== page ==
Fred Wilson posts a thoughtful piece
on 2014. Some of my own reactions, and then what that might mean for this new year:
1/ the social media phase of the Internet ended. this may have happened a
few years ago actually but i felt it strongly this year. entrepreneurs
and developers still build social applications. we still use them. but
there isn’t much innovation here anymore. the big platforms are mature.
their place is secure.
By this, I think Fred mostly means that there will be no new social networks beyond Twitter and Facebook, and such ventures are not going to be funded. He does not include messaging apps in this category as he talks about their growth explicitly in his next paragraph.
I think 2014 was the year Facebook fully evolved into AOL 2.0 and that's where it's going to stay (at least on the web. Who knows if it will launch a true messaging app, or do anything interesting with Whastapp or Instagram or Oculus). But Facebook itself has become essentially those email our grandparents used to send to each other (and us) of jokes, news stories, etc. Young people do not use it to communicate any more.
On the messaging side, the social graph is in the phone's address book, which means switching from provider to provider is very easy. This is where the young people are, and also where families and friends actually communicate. I think the monetization model here is still unclear -- interruptive display ads have usually not done well in a 1:1 communication medium, but I don't see metered pricing or bundled plans working either above and beyond what the carriers already charge (and which, these apps are a reaction against, particularly Whatsapp).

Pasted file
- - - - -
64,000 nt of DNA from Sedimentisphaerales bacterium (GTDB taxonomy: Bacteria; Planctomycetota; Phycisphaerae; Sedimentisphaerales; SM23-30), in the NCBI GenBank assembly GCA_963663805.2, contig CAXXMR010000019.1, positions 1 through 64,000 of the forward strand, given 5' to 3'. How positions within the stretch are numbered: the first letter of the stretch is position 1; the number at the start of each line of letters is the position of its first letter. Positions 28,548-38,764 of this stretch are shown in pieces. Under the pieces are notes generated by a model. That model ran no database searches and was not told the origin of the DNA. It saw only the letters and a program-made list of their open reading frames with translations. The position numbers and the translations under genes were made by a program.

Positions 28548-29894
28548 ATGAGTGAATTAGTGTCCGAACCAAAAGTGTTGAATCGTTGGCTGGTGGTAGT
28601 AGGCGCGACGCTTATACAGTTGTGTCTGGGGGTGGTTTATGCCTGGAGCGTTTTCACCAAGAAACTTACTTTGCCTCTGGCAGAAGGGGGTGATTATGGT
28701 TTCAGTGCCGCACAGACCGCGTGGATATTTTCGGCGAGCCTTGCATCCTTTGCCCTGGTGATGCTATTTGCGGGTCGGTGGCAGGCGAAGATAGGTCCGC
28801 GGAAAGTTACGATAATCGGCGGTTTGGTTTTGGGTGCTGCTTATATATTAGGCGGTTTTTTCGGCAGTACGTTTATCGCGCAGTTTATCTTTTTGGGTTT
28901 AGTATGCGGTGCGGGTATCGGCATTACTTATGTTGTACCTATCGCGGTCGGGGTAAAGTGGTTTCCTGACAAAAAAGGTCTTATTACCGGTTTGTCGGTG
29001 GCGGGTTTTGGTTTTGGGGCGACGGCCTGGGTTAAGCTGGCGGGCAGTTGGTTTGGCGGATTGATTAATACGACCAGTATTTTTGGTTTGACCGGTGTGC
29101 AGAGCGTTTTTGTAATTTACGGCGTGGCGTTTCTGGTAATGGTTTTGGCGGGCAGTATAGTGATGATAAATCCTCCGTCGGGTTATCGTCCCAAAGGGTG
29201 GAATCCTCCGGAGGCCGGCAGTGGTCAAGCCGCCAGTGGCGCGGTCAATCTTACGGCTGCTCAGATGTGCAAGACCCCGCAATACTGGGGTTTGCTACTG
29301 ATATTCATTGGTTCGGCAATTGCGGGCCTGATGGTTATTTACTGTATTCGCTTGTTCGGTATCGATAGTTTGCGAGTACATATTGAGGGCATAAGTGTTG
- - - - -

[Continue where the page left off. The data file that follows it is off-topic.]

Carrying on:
To this point, I think the money Facebook's been making on mobile is driven by display ads for paid downloads, particularly games, as that market is very aggressive at acquiring users because of how Apple's app store works. Being in the top 10 generates a large amount of additional traffic, because customers look at the top 10 list when figuring out what to buy, so it makes sense to spend a lot of money to get your revenues to where they need to be to break into that list, and then spend to stay there. This spend goes directly to whomever can deliver installs, and right now Facebook is the best channel in that market.
If other online destinations start beefing up their paid install market as well, and most importantly, if Apple supports proper discovery (or an ad market) then we'll see what happens to Facebook's mobile revenues as competition and inventory begin to drive down mobile ad rates.